| THIS ISSUE:
by Chaim Mattis Keller
"Give it up, Al Ghul. Or should I say...Grayson."
The brooding man turned around, startled. He hadn't been called Dick Grayson in decades. He thought his identity had been perfectly concealed. Standing beside him on the rooftop was the late 21st century's greatest detective - or at least the greatest one who the citizenry knew to live amongst them - Star Hawkins.
"How can I, Hawkins?" he asked. "I did this to myself so we could be together. I can't abandon it now."
"She would want you to abandon it. That's why she rejected it and let herself die. Because she didn't want to pay the price of immortal madness."
"Liar!" shouted Dick. "You didn't know her like I did."
"But others did," Star Hawkins sighed sadly. "I have an archive of a web site on which many pages proclaim your love for one another. But I also know that Barbara Gordon chose to let it end instead of following you into that Lazarus Pit in Gotham City."
Dick's eyes flew open. "Okay, who are you really? No one could have known about her without also knowing about Bruce Wayne. You may be a decent detective, Hawkins, but anyone who knew that the original Batman was Bruce Wayne is long since dead."
"There's a big difference between dead and gone, Grayson. Records remain, if you know where to look. That web site archive I mentioned also contained a page which told me of someone who knew the Batman's secret identity. I tracked down his heirs, and sure enough, that man's legacy lives on."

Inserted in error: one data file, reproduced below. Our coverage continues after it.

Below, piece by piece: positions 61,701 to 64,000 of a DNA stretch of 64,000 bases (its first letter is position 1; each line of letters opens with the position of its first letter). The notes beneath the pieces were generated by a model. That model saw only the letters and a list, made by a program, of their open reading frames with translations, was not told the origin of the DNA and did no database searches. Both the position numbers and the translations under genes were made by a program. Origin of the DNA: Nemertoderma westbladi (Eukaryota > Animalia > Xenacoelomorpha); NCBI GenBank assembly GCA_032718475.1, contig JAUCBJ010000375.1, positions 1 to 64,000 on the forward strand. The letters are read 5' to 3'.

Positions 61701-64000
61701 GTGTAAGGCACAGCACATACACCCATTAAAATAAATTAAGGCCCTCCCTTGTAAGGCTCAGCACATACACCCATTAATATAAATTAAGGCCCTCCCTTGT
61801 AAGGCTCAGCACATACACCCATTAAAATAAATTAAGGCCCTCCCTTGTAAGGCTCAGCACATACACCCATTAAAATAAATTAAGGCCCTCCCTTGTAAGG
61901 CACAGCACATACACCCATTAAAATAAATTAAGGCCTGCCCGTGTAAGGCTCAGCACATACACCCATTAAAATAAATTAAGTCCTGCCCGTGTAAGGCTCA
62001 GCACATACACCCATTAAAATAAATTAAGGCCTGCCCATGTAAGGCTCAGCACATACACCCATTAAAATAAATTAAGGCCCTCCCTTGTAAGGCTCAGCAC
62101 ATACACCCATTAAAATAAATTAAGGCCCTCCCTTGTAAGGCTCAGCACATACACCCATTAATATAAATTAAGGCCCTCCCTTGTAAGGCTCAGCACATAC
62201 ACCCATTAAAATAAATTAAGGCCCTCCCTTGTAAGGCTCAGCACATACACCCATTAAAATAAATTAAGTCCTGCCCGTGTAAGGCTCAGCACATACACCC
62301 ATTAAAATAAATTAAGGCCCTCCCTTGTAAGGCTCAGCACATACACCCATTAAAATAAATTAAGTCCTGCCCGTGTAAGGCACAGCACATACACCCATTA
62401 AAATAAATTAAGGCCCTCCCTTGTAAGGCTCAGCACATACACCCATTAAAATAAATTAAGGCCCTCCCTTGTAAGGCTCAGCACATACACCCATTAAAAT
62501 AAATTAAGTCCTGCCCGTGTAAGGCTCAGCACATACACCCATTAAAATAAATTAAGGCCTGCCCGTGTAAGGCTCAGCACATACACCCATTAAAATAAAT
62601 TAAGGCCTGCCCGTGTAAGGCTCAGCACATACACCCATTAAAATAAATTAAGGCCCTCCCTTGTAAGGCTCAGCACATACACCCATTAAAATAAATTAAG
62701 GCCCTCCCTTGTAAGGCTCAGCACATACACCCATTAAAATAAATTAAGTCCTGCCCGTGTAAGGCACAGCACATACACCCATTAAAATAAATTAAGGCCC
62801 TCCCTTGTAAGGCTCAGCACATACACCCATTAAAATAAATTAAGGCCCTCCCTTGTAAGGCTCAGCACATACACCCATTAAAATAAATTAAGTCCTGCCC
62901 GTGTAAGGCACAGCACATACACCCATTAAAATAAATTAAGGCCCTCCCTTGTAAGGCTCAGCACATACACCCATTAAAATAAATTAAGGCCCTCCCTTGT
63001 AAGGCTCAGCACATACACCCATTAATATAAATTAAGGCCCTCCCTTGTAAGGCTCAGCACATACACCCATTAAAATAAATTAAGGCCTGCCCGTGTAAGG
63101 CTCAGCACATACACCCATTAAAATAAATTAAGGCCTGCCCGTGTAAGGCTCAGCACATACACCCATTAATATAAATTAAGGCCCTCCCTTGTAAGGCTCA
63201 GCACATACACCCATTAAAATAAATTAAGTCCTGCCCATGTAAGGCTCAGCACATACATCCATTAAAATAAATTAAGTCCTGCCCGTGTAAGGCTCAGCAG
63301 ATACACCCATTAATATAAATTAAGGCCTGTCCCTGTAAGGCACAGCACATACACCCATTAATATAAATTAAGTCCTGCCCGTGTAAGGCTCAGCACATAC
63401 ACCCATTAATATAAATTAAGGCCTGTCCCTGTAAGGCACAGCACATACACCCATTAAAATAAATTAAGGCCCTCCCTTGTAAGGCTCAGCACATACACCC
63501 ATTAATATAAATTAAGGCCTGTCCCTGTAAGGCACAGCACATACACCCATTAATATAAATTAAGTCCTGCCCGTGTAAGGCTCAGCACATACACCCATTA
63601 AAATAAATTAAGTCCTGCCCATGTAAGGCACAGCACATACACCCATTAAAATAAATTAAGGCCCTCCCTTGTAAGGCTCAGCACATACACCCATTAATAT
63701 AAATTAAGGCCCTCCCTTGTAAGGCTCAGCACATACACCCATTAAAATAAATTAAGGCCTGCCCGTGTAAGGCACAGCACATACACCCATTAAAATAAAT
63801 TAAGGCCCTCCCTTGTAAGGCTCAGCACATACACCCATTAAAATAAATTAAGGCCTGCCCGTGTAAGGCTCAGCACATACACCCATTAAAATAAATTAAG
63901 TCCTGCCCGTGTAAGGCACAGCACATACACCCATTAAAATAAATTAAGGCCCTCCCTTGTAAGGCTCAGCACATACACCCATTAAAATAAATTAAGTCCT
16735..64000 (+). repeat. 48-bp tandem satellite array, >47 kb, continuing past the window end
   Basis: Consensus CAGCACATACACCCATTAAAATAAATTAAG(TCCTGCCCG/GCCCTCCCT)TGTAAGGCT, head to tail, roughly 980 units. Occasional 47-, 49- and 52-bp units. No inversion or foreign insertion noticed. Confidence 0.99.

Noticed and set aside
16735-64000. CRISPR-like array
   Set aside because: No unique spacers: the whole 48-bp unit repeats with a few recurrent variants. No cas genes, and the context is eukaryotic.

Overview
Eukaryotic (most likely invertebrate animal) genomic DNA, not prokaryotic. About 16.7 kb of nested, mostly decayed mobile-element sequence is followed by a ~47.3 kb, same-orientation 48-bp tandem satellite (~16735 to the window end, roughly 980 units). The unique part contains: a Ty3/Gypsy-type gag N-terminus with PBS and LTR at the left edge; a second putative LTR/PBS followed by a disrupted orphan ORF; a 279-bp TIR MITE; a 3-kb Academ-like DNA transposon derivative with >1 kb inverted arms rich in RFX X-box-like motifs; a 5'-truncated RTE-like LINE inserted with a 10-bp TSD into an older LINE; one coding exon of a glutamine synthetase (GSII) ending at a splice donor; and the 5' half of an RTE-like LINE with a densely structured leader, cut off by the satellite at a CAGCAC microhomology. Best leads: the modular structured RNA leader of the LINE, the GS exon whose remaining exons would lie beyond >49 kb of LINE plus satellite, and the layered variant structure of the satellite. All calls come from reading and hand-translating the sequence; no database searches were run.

Star Hawkins gestured, and a read-headed man in his fifties emerged from the building's stairwell to join the two detectives on the rooftop. Dick recognized his features immediately. "Ralph Dibny," he said, with astonishment in his voice.
"The third," said the new arrival. "My late grandpa told me much about you and the heroes of your generation. It's an honor to meet you, Mister Grayson, although I wish the circumstances were better.
Dick sighed. "You got me, Hawkins, fair and square. I could fight you, but maybe you're right. Maybe, for Babs' sake, I should just let nature take over."
"It's the human thing to do, Grayson," Hawkins reply. "We get older...and we leave aside the things of our youth...and eventually, everything, in its time, comes to an end."
...and so, sadly, does Fanzing. I discovered this wonderful web magazine back at issue # 5, the flight-themed issue. I realized that I had found a group of fans much like myself, a club I hoped would find my contributions worthy to allow me to join.
Then, two issues later, I read Louise Freeman Davis's "A Friend In Need," and I just had to write a letter of praise.